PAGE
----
Which companies have big data

Why big data is often useless

The fact that this whole big data story is not yet running as smoothly as the theory and the providers who make good money from the hype promise it was again made clear at the beginning of February by a simple and intelligent question.

It was presented by Helmut Krcmar at the Hamburg IT Strategy Days. The professor for business informatics at the Technical University of Munich will moderate the event together with CIO editor-in-chief Horst Ellermann. The question was: "Why do I see advertising on the Internet for weeks after buying a trolley case?"

Presumably almost everyone in the audience had asked this question before. Accordingly, they were excited about the answer.

Which then turned out to be less than satisfactory: "The technologies are getting better and better, but we are still in the early stages", said Daniel Keller, CIO of Axel Springer Verlag.

Much is possible without big data

Targeting, recording, storing and sorting the traces that millions of customers and potential customers leave behind on their journey through the Internet is a classic big data application. The principle itself is older than the term.

"To be still in its infancy" means less that the makers only started last week. Rather, it is said that even after years of efforts, data-driven business models do not work as easily as a cigarette machine, into which we insert the appropriate money at the top and exactly the desired result - i.e. the right pack - comes out below.

The thing with the rolling suitcase is probably due to the "algorithm weakness" that is widespread among machines, i.e. the inability to draw the right conclusions from a lot of collected information.

That being said, there are two main reasons why companies do not benefit, or not enough, from big data. The first: With the help of data analysis, you get results that you could have had with data that was not quite as "big".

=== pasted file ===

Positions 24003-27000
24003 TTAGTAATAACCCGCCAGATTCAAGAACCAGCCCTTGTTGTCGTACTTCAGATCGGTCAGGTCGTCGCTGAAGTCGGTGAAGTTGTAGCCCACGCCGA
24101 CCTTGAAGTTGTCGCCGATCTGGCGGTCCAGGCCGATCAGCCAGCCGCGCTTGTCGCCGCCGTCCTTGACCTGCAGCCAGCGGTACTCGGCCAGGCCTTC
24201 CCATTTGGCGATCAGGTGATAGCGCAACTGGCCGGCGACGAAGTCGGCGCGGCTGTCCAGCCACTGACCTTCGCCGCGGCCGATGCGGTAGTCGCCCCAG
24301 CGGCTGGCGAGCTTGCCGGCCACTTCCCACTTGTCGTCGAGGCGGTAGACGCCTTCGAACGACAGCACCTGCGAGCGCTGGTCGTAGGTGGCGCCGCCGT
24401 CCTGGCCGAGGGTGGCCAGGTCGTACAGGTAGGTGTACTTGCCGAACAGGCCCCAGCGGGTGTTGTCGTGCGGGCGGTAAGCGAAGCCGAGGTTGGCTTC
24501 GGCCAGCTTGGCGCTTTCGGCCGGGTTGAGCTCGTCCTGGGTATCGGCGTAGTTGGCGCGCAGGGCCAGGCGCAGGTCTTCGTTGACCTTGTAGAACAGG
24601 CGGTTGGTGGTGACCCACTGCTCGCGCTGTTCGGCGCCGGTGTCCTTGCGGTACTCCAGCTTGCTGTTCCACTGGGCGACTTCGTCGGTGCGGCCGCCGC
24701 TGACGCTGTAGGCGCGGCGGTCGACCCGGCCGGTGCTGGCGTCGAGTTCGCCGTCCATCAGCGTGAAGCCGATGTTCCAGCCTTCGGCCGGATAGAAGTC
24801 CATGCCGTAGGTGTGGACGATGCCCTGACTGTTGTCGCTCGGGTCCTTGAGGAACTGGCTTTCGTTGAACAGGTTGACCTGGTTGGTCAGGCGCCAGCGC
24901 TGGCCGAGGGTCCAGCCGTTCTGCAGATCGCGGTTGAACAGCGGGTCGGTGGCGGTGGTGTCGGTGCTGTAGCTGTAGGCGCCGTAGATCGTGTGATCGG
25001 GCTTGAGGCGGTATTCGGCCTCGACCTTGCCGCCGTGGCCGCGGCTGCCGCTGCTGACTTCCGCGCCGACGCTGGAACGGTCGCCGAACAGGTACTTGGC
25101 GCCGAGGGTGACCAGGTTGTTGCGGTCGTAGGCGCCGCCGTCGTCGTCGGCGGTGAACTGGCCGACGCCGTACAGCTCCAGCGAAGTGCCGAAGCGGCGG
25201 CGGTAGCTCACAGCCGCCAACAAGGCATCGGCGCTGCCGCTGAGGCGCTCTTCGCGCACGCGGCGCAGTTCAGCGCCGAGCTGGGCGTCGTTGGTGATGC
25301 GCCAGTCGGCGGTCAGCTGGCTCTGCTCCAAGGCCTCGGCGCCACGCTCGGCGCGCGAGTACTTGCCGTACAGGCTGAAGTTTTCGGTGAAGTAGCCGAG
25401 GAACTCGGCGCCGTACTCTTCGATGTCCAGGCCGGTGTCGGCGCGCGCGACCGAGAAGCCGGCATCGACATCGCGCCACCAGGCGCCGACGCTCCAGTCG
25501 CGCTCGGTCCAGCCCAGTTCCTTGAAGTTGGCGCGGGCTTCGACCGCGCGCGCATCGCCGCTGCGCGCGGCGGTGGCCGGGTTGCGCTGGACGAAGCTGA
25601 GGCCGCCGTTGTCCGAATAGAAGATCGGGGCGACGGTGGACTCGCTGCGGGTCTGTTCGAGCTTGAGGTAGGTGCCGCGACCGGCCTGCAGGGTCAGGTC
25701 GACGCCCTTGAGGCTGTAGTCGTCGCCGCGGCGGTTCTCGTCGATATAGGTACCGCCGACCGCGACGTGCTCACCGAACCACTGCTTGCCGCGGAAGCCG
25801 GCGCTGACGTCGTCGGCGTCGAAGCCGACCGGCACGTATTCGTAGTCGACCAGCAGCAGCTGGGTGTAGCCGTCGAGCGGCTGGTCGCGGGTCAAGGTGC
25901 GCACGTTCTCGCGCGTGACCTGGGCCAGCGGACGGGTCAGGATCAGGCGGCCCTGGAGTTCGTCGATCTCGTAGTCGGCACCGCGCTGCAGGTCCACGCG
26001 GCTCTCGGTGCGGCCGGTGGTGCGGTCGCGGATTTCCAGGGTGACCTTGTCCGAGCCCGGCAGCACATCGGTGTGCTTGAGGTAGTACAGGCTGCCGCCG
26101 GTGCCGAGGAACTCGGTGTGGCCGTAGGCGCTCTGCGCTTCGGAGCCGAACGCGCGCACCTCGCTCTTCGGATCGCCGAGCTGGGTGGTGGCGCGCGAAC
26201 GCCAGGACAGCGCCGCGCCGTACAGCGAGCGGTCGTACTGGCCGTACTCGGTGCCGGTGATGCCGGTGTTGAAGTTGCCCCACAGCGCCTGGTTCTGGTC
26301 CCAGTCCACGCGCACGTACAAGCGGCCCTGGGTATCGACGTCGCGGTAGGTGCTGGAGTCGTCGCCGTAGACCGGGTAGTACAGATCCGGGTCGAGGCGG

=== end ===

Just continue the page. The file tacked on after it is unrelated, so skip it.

Much cannot be implemented in practice

In this context, the Harvard Business Review reports on a financial services provider who, with the help of large amounts of data, developed models that can be used to determine the best location for installing ATMs. After they were done with it, those responsible stated through a note that such models have been around for years ...

The second: Big Data produces results and ideas that, for whatever reason, cannot be implemented in practice. A large US retailer had found in a model test that sales increase if you put a special offer product on the shelves a while before it is cheaper and leave it there when the offer price is no longer valid.

In order to implement this principle in all branches, the company would have had to turn its entire supply chain upside down. You didn't want to or couldn't. So in the end the data analysis was useless at this point.

  1. Scouting with Scout7
    Football clubs no longer leave anything to chance when searching for talent: Specialized data analysis tools such as Scout7 record and evaluate around 3000 games every month.
  2. Player profile
    For every player there is a profile page in the system with extensive statistics.
  3. Video clips
    Decisive moves can be called up via video clip.
  4. Performance data
    The movement of each player is precisely recorded in every game.
  5. Club management
    SAP offers a comprehensive management solution for sports clubs based on its Hana platform.
  6. Training sessions in the film
    During training and games, cameras are used to record data on the basis of high-resolution videos.
  7. All-round solution
    The sports business today is a complex relationship between fan, club and players. Real-time analysis of data enables clubs to make well-founded decisions in many areas.
  8. Even in the NBA
    SAP's big data systems are also already being used in other commercial sports such as the American NBA (basketball) and NHL (ice hockey).

It is not about evaluating data as laboriously and extensively as possible and then thinking about what you want to do with it, but rather using existing knowledge instead of gut feeling as the basis for decisions.

For laundry, sweet potatoes and peanuts

This knowledge has to be "big", the data does not necessarily have to be. On the contrary. David Meer, partner at strategy & (formerly Booz & Company), thinks that "little data is also important."